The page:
Darzalex® (daratumumab) is the first FDA-approved monoclonal antibody that targets the CD38 protein on the surface of myeloma cells.
Who Is a Candidate for Darzalex?
Darzalex® is a prescription medicine used to treat adults with multiple myeloma:
- In combination with the medicines lenalidomide and dexamethasone in people with newly diagnosed multiple myeloma who cannot receive a type of stem cell transplant that uses their own stem cells (autologous stem cell transplant) and in people who have received at least one prior medicine to treat multiple myeloma.
- In combination with the medicines bortezomib, melphalan, and prednisone in people with newly diagnosed multiple myeloma who cannot receive a type of stem cell transplant that uses their own stem cells (autologous stem cell transplant)
- In combination with the medicines bortezomib, thalidomide, and dexamethasone in newly diagnosed people who are eligible to receive a type of stem cell transplant that uses their own stem cells (autologous stem cell transplant)
- In combination with the medicines bortezomib and dexamethasone in people who have received at least one prior medicine to treat multiple myeloma
- In combination with the medicines carfilzomib and dexamethasone in people who have received one to three prior medicines to treat multiple myeloma
- In combination with the medicines pomalidomide and dexamethasone in people who have received at least two prior medicines to treat multiple myeloma, including lenalidomide and a proteasome inhibitor
- Alone in people who have received at least three prior medicines, including a proteasome inhibitor and an immunomodulatory agent, or did not respond to a proteasome inhibitor and an immunomodulatory agent
How Is Darzalex Given?
The original formulation of Darzalex is administered intravenously (into the vein - IV) at the dose of 16 mg/kg of body weight. The first infusion may take about 7 hours. Your doctor may split the first IV infusion over two consecutive days. Especially with the first dose, the slower the rate of infusion, the less likely it is that a severe infusion reaction will occur. If the Darzalex infusion is well tolerated, subsequent doses may be given more rapidly at your doctor’s discretion. Medications are given before and after each infusion to help prevent a reaction.
What Are the Possible Side Effects of Darzalex?
- Side effects that occurred in ≥20% of the patients in the Darzalex registration clinical trials were infusion reactions, fatigue, nausea, back pain, fever, cough, and upper respiratory tract infection. Be sure to contact your doctor with your concerns.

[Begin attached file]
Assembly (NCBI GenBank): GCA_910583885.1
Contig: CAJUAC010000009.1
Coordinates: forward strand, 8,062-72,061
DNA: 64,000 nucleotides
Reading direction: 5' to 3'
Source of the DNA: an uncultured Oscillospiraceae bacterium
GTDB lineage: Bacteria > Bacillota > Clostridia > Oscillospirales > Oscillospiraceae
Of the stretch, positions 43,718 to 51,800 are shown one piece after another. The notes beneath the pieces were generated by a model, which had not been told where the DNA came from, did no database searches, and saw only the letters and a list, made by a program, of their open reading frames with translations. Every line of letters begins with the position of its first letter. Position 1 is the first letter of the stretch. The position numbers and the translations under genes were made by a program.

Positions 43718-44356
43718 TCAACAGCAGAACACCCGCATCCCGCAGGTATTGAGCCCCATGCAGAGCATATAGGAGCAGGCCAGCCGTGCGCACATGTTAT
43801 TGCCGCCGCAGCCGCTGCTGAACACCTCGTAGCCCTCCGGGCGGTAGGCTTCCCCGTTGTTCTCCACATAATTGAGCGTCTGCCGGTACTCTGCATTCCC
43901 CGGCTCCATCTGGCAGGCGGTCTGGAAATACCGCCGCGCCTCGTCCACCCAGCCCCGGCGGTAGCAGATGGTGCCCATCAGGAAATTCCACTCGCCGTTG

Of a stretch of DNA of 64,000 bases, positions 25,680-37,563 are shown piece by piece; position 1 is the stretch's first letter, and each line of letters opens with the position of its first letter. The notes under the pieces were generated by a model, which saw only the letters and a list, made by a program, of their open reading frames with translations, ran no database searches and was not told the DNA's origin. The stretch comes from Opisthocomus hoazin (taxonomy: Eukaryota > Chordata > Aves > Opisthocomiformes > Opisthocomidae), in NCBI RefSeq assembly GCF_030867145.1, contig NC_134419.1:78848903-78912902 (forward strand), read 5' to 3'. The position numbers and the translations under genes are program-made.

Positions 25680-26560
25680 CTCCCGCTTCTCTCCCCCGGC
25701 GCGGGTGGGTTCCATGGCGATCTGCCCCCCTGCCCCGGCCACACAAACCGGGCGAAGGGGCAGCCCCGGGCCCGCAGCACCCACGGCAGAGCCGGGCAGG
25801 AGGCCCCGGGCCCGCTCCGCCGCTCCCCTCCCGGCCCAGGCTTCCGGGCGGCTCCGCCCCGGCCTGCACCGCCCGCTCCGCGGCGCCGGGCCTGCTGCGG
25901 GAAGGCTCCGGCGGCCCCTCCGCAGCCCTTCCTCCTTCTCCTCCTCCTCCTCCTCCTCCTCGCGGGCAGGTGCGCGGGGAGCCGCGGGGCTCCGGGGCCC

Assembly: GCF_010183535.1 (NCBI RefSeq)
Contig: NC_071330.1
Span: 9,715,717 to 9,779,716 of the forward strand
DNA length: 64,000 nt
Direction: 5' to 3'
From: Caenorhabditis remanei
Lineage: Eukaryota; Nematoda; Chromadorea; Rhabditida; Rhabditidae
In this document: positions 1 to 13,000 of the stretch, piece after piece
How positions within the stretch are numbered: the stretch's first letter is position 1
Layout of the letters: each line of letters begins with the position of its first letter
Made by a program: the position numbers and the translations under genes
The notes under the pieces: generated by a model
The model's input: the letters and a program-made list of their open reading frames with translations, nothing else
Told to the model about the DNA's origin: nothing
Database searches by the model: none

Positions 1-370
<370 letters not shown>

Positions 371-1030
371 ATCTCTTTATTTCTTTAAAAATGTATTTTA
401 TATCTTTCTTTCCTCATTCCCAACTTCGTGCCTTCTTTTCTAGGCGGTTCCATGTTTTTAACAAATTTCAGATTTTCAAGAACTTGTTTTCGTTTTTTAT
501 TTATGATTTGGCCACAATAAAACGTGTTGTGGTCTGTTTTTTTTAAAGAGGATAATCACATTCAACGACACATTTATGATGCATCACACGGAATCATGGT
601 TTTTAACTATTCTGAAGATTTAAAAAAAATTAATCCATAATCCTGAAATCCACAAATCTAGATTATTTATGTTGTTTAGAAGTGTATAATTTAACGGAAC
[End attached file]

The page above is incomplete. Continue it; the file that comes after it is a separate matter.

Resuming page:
- Darzalex may cause blood cell counts to drop, with patients experiencing anemia, thrombocytopenia, neutropenia, and lymphopenia. Your doctor will monitor your blood counts, and a reduction in the dose of Darzalex may be required.
- Darzalex can cause reactivation of the herpes zoster virus (shingles). All patients should receive preventive treatment with an antiviral medication.
- If you have ever had the hepatitis B virus (HBV), Darzalex can cause it to become active again. Your doctor will monitor you before, during, and for some time after treatment with Darzalex.
Special Precautions with Darzalex
- Darzalex interferes with blood compatibility testing. Your doctor will type and screen your blood before you start treatment with Darzalex in case you need a blood transfusion subsequently.
- Females of reproductive potential should use effective contraception during treatment with Darzalex and for three months after stopping.
- Darzalex can be detected on both the SPEP and IFE assays used for the clinical monitoring of M-protein. This interference can impact the determination of complete response and of disease progression in some patients with IgG kappa myeloma protein.
Janssen CarePath Program
Please call 1-844-553-2792 or visit darzalex.com for more information.
For information about the new formulation of Darzalex for subcutaneous (under the skin) administration, visit DARZALEX FASPRO™ .
The International Myeloma Foundation medical and editorial content team
Comprised of leading medical researchers, hematologists, oncologists, oncology-certified nurses, medical editors, and medical journalists, our team has extensive knowledge of the multiple myeloma treatment and care landscape. Additionally, Dr. Brian G.M. Durie reviews and approves all medical content on this website.
Last Medical Content Review: August 24, 2021